The above-described typical types of the color image forming apparatus utilizing the electrophotographic recording method have both merits and demerits, but from the viewpoint of the higher speed progressing conjointly with the recent market needs, the in-line type is at advantage and many products have been put into practical use by this type.

FIG. 9 of the accompanying drawings is a side view schematically showing an example of the image forming apparatus adopting the in-line type, more particularly the main internal construction of an image forming apparatus of a four-drum multiple transfer type (hereinafter referred to as the in-line color printer).

The in-line color printer 400 has photosensitive drums which are electrostatic latent image bearing members disposed in opposed relationship with developing devices containing toners of respective colors therein and successively disposed in the direction of conveyance of a transferring member, and sequentially transfers toner images of the respective colors developed on the respective drums by the developing devices to recording paper conveyed by a transferring belt or the like, and obtains a full color image by toners of four colors, i.e., yellow, magenta and cyan which are three primary colors, plus black.

In FIG. 9, an endless transferring belt 406 is passed over a driving roller 407 and a driven roller 410, and is rotated in the direction of arrow, and four photosensitive drums 401 a to 401 d are disposed in series in opposed relationship with the transferring belt 406. Generally, to obtain a high quality of image in the apparatus of this type, it is important to reduce the color misregistration among the images of a plurality of colors formed by superimposition, and it is preferable to make the station spacings among a plurality of image forming means (image forming stations), in other words, the spacings among the photosensitive bodies, equal to each other, and the disposition accuracy thereof is important.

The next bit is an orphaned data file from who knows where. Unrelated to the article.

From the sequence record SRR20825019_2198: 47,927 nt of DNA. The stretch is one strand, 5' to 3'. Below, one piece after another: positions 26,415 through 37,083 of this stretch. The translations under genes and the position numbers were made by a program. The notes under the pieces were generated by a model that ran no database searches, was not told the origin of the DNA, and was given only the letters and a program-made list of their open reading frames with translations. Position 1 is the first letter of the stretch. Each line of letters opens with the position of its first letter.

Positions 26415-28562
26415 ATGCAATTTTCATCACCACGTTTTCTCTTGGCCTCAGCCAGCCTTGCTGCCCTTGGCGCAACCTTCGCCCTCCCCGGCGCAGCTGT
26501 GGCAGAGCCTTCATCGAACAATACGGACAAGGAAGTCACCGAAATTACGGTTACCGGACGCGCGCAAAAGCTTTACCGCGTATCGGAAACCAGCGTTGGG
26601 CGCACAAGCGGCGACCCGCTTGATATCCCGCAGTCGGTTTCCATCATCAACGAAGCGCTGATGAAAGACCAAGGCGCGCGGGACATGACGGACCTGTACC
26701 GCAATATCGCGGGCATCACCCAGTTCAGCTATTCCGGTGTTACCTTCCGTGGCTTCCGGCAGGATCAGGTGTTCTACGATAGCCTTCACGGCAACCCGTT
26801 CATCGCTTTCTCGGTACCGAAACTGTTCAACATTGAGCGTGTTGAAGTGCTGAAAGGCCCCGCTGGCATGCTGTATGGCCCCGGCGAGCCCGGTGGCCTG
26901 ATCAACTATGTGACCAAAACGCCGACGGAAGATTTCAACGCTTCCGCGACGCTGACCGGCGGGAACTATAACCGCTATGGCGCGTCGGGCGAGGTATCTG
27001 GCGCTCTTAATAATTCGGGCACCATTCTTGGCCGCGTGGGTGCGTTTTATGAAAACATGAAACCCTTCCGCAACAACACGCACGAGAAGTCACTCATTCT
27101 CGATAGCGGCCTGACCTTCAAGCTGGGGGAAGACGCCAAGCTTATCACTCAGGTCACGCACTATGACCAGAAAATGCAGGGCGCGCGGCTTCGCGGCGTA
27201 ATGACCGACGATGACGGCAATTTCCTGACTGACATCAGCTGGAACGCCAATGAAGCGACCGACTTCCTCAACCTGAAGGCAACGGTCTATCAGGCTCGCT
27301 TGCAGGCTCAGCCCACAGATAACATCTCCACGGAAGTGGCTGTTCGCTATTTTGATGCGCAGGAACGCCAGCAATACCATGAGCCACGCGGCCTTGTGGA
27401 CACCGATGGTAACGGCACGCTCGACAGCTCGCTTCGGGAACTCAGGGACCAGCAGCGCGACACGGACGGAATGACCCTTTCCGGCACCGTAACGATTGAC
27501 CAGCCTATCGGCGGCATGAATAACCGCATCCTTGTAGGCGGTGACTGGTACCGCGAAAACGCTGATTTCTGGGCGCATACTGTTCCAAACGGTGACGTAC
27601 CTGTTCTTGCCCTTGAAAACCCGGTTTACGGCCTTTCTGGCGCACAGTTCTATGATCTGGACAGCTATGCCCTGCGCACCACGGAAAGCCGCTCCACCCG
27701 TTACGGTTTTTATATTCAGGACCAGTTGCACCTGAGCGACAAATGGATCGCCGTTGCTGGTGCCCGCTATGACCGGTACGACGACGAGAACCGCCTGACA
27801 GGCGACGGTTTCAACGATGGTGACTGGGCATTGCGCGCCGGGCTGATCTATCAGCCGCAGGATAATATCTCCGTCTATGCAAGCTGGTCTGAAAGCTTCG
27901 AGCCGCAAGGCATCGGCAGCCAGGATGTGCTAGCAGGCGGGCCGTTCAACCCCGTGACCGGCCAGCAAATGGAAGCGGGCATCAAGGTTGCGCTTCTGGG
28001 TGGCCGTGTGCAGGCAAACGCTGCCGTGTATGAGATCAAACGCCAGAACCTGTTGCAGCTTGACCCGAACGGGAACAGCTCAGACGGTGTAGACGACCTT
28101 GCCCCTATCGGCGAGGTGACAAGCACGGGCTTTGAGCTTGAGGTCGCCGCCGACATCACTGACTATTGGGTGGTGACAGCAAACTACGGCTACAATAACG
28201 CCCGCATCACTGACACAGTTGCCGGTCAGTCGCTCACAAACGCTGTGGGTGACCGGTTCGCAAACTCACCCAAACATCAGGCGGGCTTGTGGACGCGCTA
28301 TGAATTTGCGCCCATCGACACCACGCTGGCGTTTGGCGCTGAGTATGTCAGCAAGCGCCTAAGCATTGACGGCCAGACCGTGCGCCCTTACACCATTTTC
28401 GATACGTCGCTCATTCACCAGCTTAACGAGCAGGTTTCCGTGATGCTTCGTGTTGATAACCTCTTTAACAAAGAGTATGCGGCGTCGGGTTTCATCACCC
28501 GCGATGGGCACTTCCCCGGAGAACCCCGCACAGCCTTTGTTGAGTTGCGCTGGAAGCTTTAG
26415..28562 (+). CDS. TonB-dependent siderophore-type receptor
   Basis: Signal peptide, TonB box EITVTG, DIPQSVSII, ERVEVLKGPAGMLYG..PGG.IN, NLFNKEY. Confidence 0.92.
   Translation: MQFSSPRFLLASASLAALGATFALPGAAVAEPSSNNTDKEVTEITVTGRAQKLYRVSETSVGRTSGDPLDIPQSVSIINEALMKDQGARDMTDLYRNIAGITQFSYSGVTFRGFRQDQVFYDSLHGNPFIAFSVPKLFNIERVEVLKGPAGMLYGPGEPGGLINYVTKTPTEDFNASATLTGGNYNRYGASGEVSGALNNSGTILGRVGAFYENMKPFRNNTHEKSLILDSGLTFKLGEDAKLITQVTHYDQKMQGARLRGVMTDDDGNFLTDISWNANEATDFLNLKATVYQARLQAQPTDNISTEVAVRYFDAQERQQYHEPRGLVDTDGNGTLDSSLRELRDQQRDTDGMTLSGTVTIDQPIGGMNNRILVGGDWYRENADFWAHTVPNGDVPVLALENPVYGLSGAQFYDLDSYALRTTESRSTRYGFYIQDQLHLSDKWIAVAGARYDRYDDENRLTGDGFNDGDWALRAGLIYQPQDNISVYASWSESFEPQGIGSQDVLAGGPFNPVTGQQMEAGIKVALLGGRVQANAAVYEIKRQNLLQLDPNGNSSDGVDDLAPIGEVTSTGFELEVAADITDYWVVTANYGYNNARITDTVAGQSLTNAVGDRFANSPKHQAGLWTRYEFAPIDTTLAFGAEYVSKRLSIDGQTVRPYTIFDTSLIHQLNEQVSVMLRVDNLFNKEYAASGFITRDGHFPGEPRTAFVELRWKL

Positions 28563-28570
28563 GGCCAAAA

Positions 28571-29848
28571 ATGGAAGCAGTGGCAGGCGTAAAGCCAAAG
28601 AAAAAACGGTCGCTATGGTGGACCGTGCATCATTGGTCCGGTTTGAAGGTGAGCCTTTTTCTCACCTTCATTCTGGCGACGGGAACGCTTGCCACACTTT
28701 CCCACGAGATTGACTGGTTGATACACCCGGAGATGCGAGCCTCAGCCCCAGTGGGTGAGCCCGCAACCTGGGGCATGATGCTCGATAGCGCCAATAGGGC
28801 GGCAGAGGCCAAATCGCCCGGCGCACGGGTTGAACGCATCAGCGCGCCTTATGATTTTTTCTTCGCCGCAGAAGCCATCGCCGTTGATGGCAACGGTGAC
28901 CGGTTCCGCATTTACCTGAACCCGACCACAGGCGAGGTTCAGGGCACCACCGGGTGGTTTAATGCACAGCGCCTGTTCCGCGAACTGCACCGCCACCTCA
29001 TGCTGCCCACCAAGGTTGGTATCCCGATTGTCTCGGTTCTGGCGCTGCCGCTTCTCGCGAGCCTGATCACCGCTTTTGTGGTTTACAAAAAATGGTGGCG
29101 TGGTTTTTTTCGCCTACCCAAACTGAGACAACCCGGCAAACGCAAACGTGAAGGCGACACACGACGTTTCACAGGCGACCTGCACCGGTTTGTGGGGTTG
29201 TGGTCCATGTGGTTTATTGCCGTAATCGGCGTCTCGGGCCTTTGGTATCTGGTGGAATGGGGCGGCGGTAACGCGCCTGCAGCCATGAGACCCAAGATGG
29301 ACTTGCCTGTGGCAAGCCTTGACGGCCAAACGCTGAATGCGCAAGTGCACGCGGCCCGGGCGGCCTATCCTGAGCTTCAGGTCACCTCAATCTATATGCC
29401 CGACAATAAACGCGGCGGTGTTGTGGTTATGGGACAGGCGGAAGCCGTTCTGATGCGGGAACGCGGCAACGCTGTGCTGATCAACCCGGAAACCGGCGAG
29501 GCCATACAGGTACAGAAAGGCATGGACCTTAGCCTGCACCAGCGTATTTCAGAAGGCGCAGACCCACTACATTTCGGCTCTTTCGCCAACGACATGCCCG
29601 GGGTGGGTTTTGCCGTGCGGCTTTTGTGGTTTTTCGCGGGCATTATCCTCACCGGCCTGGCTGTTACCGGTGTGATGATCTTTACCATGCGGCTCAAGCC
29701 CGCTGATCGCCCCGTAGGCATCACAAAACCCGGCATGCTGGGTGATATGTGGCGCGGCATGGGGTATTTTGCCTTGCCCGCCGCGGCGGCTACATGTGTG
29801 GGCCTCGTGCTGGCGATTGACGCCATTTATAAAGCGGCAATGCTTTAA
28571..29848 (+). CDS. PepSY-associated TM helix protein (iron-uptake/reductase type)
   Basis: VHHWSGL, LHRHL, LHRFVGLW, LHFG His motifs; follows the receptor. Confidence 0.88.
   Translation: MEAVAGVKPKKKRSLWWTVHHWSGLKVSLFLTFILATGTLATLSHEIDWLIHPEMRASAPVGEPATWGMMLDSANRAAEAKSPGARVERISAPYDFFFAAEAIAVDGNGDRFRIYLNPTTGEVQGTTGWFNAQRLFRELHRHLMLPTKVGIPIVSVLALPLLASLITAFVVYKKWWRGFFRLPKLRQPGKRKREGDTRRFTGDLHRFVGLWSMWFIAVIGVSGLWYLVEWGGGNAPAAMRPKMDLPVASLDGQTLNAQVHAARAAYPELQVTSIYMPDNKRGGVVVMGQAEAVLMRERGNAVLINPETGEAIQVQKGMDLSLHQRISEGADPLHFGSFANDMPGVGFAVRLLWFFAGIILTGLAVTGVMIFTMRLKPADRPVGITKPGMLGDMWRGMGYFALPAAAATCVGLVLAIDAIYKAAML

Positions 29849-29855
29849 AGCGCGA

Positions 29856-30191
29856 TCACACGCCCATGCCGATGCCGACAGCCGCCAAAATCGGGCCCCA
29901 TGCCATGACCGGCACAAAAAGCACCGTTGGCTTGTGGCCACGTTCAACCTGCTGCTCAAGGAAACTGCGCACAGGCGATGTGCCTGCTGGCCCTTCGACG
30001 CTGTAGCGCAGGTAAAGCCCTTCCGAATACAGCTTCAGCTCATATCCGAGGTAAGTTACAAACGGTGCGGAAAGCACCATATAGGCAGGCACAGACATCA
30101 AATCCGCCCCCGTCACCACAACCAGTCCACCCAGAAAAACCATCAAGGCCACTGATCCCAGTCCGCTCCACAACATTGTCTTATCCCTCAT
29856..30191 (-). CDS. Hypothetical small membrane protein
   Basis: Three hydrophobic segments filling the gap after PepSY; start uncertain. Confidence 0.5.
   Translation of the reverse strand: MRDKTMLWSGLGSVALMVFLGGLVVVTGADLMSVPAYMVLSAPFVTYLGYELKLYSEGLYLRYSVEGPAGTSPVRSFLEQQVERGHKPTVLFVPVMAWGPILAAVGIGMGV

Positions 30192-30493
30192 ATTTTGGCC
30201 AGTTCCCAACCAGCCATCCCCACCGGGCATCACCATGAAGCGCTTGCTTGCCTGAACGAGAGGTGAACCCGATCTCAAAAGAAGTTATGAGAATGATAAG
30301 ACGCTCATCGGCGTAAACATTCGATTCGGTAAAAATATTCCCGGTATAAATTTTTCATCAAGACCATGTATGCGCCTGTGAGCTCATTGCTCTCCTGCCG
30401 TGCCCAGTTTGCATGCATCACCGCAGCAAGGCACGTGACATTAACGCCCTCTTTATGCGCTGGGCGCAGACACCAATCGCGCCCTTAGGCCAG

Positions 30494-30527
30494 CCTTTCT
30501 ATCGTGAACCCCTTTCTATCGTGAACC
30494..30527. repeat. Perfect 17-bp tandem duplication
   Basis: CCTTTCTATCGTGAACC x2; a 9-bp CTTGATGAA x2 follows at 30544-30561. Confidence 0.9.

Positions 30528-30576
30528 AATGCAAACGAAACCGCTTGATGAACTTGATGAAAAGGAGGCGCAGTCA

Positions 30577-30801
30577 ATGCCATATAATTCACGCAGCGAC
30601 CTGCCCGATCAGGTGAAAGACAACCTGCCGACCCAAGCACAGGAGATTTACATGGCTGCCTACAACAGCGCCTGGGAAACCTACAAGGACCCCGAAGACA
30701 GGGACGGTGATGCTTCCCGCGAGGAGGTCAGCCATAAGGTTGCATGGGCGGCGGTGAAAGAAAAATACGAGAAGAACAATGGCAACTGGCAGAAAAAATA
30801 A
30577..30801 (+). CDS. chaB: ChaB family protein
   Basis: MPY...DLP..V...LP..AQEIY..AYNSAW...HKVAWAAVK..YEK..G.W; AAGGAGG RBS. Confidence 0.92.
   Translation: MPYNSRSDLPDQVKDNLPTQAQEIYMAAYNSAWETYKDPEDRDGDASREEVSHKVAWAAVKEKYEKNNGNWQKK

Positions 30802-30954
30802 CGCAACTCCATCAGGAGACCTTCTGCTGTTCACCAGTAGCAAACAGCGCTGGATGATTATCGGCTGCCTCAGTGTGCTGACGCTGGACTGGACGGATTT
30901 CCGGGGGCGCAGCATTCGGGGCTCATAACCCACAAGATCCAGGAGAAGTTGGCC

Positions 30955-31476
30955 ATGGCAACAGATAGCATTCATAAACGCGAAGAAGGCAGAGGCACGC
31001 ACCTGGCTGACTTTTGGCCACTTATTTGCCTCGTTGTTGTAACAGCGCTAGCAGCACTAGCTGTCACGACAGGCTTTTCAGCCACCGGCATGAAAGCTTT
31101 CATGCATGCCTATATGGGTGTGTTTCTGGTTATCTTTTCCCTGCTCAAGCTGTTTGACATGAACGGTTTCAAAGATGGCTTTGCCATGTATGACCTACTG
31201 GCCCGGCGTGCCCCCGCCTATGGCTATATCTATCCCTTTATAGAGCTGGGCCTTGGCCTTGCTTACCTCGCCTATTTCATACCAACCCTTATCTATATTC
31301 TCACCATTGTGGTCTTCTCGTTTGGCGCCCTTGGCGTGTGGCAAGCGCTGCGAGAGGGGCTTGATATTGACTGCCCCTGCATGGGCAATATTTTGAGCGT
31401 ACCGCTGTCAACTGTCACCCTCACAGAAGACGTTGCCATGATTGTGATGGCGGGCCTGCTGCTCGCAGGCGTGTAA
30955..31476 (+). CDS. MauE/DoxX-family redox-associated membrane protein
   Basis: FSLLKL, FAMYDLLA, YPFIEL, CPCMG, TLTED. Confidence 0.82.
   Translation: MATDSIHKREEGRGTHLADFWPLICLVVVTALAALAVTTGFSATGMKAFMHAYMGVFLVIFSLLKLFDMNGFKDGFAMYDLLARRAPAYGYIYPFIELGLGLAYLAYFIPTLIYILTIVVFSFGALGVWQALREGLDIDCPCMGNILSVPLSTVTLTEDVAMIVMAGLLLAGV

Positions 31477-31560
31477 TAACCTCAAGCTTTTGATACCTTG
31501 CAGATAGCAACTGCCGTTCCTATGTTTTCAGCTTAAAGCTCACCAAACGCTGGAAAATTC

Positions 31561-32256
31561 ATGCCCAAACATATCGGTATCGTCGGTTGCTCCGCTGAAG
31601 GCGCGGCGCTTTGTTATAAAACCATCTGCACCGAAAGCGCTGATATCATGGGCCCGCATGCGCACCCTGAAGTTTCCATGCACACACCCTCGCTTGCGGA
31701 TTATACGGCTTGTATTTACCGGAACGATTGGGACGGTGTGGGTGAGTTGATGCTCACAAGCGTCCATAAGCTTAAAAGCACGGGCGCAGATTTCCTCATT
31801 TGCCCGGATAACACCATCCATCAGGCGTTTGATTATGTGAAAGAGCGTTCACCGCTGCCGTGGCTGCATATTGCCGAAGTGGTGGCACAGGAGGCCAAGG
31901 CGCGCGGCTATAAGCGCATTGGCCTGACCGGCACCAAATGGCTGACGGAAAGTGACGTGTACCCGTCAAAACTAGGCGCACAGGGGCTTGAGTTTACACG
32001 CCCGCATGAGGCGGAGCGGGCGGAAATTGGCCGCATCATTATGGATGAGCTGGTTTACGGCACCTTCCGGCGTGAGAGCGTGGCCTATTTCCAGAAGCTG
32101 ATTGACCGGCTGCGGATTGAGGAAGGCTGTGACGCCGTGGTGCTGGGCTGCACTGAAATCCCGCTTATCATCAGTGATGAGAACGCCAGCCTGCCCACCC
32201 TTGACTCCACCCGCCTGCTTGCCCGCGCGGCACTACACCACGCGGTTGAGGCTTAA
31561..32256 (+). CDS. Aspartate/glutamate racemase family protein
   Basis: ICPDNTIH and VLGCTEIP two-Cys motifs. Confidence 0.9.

It is also effective for the reduction in color misregistration to make the circumferential length of the driving roller and the spacings among the photosensitive bodies equal to each other.

Also, the image forming stations 409 a, 409 b, 409 c and 409 d for forming images of respective colors are comprised of photosensitive drums 401 a to 401 d, charging apparatuses 402 a to 402 d, exposing apparatuses 403 a to 403 d, developing devices 404 a to 404 d and cleaning apparatuses 405 a to 405 d, and these are disposed around the respective photosensitive drums.

In the image forming stations 409 a, 409 b, 409 c and 409 d, developer images of the respective colors are superimposed on a recording material conveyed on the transferring belt 406 by yellow (Y), magenta (M), cyan (C) and black (Bk) developers to thereby form a multicolored image. Also, the image forming stations of the respective colors have constructions substantially similar to one another with the exception that the developers of different colors are contained in the developer containing portions of the developing devices 404 a to 404 d.

The image forming operation will hereinafter be described. A laser beam (information light including predetermined image information) modulated in conformity with image data from a host apparatus such as a personal computer is applied from the exposing apparatuses 403 a to 403 d to the surfaces of the photosensitive drums 401 a to 401 d uniformly charged by charging rollers which are charging apparatuses 402 a to 402 d, whereby desired electrostatic latent images are obtained for the respective colors. These latent images are reversal-developed on the predetermined developing regions of the rotational peripheral surfaces of the photosensitive drums by the developing devices 404 a to 404 d disposed in opposed relationship with the aforementioned predetermined developing regions and containing toners of the respective colors therein, and are visualized as toner images. These toner images are electrostatically multiplexly transferred in order of Y, M, C and Bk in transferring nip portions by the transferring apparatuses 408 a to 408 d to recording paper P fed by a paper feeding mechanism, not shown, i.e., the recording paper P conveyed by a conveying mechanism and entering from the right as viewed in FIG. 9, and a resultant color toner image is melted and fixed by a fixing apparatus, not shown, and is permanently fixed on the recording, paper whereby a desired color print image is obtained.